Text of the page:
Finding nine movie titles where the last letters can be replaced with P, L, etc. and still be viable (if somewhat zany) titles is nice. Having the letters removed, when taken in the same order, spell a movie with an all time plot twist is a whole nother level of clever.

    • Alan D. says:

      I hope Matt Gaffney takes note of this one…Puzzle of the Month for me!

    • Papa John says:

      I have to agree with Jenni’s original assessment: “I didn’t have a lot of fun filling in the grid…” The meta part of the puzzle does, indeed, exhibit a lot of construction bravado from Evan, but it added nothing to my solving experience. As is the case in most meta puzzles, I come here to find out what the meta solution is. The swap-a-letter theme entries were good but, again in agreement with Jenni, not much challenge to parse, even without the aid of the crossings.

      Sorry, Evan, this one just didn’t tickle my fancy.

  4. Gary R says:

    I got bored with the NYT and stopped solving just short of the revealer – might have liked it better if I had kept going and seen the valleys in the lower half of the puzzle.

    Had I finished, I don’t think I’d have had a problem with SILICON valley, even if it’s not the name of a geographic feature, but Amy’s comment raised a little different issue in my mind. While all of the valleys are commonly spoken of with the word “valley,” none of the mountains are spoken of with the word “mountain” – it’s always Mount Sinai or Mount St. Helens, etc.

  5. huda says:

    NYT: I agree that the theme density makes for some tough fill. That initial K in 1A could have gone to a C without a problem for me, since CA makes a hard sound and I did not know or couldn’t recall KTEL… It seems like Naticking people in 1A is not a great start.

    But I always give points for originality and taking some risk. And I also found that knowing the theme was helpful. Once I got a foothold in an area, I’d try to guess the mountain or valley and it gave me letters in entries that were not otherwise coming.

    Oh, and I liked SILICON Valley. I totally get where Amy is coming from, but somehow it was cute. San Fernando Valley is hardly idyllic… in spite of being in California, the 3 valleys were more eclectic than the mountains.

    • janie says:

      >But I always give points for originality and taking some risk.

      “ME, TOO!” and this one’s got it in spades —


  6. Allan M. Cohen says:

    @Jenni What I didn’t know before I did this puzzle: That there is a Gulf of Finland. So you’re at least one up on me.

    • Michael says:

      Funny how one person’s esoterica is another one’s gimme. Growing up, I could see the Gulf of Finland from our house (or, more accurately, our apartment window).

      Mixed feelings about today’s puzzle. It’s incredibly difficult to pull off what Victor and Andy did, but I also wanted to see more traditional theme answers going all the way across to fill this gnawing feeling like something’s missing. Can’t please everyone. And, frankly, shouldn’t.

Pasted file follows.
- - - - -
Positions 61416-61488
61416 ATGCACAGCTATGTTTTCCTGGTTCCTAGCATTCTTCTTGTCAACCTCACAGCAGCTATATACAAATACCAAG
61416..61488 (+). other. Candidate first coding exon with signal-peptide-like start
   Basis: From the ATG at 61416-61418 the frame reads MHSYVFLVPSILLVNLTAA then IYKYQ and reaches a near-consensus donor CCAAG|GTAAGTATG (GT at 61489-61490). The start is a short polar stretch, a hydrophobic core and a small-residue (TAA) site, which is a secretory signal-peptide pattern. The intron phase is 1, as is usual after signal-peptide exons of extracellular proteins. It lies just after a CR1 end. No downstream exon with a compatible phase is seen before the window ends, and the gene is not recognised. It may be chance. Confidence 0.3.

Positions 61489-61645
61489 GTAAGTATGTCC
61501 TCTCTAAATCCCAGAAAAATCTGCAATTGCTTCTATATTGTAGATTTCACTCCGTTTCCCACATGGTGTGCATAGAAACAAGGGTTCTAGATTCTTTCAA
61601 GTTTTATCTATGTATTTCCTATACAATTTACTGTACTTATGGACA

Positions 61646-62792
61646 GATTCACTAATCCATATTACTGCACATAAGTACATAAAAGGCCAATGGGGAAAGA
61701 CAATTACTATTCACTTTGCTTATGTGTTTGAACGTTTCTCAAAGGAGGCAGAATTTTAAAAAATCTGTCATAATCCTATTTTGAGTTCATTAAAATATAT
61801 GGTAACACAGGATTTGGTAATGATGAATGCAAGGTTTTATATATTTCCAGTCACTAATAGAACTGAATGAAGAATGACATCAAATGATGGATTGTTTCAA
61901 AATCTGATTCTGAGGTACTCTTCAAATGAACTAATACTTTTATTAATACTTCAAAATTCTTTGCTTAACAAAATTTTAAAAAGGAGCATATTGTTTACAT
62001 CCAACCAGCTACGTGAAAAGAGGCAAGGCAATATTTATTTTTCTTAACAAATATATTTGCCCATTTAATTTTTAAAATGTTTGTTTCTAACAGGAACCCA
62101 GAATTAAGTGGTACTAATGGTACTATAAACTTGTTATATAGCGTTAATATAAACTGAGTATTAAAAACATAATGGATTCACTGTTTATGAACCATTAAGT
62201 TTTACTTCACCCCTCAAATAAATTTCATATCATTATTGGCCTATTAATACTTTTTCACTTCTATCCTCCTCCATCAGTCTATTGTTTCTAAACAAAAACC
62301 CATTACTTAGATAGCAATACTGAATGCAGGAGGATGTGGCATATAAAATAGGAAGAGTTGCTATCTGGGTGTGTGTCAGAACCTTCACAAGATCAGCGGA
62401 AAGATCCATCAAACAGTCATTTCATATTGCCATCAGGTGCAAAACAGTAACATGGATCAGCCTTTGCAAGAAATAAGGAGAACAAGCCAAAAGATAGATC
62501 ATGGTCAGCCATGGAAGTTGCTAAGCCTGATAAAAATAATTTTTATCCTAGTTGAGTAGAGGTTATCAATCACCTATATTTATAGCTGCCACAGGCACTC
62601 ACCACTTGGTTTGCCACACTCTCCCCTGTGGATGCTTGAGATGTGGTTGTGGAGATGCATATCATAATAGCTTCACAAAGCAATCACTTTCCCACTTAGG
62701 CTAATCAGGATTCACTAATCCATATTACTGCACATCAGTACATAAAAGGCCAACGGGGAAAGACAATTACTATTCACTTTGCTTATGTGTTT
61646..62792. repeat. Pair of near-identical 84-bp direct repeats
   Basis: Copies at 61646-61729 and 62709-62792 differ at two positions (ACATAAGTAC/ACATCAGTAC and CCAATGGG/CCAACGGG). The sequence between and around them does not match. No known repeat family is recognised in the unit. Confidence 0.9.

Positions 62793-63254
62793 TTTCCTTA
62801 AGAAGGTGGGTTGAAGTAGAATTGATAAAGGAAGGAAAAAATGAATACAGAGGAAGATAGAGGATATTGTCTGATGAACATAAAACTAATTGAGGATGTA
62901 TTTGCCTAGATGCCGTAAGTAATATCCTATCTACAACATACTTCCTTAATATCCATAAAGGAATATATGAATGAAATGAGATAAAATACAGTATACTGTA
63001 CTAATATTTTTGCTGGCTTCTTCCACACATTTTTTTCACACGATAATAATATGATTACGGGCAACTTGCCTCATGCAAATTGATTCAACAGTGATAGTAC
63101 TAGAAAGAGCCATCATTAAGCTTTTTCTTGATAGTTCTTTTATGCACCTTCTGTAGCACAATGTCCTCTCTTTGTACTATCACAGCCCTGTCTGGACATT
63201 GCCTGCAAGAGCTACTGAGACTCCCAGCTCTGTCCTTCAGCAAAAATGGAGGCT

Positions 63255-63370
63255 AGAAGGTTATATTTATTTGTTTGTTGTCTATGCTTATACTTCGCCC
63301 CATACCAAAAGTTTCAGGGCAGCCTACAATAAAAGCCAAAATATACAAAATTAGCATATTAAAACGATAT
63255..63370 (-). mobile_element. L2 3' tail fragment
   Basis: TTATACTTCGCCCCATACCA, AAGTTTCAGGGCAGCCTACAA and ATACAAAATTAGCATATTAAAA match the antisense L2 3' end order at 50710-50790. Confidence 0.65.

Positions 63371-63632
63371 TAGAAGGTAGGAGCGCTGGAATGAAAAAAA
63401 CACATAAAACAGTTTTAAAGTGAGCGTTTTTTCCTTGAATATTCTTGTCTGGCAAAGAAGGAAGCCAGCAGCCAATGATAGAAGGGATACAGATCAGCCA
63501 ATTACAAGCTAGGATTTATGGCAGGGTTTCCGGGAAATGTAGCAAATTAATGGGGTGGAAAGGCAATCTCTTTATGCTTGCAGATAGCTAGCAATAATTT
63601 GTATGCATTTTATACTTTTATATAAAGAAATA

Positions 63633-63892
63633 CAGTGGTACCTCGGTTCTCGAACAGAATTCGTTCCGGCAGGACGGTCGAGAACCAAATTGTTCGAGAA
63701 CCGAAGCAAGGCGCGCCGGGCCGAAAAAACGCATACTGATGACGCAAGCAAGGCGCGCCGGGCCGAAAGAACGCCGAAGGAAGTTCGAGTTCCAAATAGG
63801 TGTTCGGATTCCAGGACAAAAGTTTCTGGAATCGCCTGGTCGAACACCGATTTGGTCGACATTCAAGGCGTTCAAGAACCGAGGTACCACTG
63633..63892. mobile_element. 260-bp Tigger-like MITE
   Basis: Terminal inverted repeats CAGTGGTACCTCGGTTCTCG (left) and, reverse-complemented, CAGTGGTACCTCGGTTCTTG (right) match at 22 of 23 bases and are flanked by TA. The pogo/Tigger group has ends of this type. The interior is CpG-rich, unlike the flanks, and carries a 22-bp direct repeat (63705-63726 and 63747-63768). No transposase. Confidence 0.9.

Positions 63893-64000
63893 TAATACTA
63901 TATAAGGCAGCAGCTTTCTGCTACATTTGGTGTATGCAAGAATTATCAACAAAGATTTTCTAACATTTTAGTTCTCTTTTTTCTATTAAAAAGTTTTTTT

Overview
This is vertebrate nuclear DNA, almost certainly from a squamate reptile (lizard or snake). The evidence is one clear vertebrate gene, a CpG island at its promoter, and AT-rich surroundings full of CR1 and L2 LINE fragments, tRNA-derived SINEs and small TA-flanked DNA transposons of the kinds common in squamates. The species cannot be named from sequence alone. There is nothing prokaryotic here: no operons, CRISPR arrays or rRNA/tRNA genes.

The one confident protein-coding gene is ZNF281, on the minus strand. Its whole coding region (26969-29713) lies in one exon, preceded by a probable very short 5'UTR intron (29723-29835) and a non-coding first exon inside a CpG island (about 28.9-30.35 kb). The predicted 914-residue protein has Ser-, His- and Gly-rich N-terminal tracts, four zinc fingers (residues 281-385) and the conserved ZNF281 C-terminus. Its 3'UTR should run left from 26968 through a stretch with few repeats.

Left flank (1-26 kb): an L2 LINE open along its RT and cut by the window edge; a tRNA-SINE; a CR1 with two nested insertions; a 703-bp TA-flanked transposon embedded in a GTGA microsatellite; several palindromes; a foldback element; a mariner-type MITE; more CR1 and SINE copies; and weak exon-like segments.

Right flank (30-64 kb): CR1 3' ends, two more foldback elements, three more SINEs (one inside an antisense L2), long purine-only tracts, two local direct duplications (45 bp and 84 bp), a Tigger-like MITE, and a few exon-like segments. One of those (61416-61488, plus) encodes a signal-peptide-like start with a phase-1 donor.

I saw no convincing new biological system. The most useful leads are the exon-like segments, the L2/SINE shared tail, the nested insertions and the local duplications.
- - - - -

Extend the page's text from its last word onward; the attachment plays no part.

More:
• Jenni Levy says:

        I’m not sure I knew there was a Gulf of Finland. If I did, I assumed it was just near Finland (and honestly I forget how close Finland is to Estonia, which has something to do with not really knowing where Estonia is. If I ever go on Jeopardy!, I’ll need to study my geography.)

  7. pannonica says:

    NYT: “DON IMUS. In the grid, it looks like one word, presumably something akin to animus.”

    Or maybe this bit of horror:

  8. Bruce N. Morton says:


    It’s the garment that’s hybrid, not the golfer. (Or was that a joke?)

    • Papa John says:

      Good questions, Bruce and pannonica. Is the word order of the clue meant to mislead? Should it not, more correctly, be “Golfer’s hybrid garment”?

      pannonica: You wrote, “…oh, dammit, stay positive!” It’s not easy to do when the puzzle contains so many irksome aspects. I have to tell myself the same thing when I’m doing many of BEQ’s puzzles.

  9. susanb says:

    NYT: A small quibble about Amy’s toss-off complaint about the ‘uncommon-in-the-US name NOMAR’: It may indeed be uncommon as a name but the answer to 110A (Six-time All-Star Garciaparra) is a gimme to sports/baseball fans. Nomar starred with the Red Sox and then spent a few injury-plagued years each with the Cubs, Dodgers & As. His middle name, Nomar, is the reverse spelling of his father’s first name, Roman. And he’s married to US soccer great Mia Hamm.

    • Jenni Levy says:

      Yup. That was indeed a gimme, and didn’t bother me at all – unlike PROTAGORAS and POSHLY and the others Amy mentioned.

    • Thanks, Patrick. It’s sort of funny how it worked out; the crossword itself was about alternate endings, but the Post Hunt puzzle asked solvers to do the opposite and think of an alternate beginning for both FIGHT and FEN to get the relevant clue number.

      I can also report that a room full of Post Hunt solvers booed me when they announced how it worked. It was delicious, though I was kinda hoping for even more boos.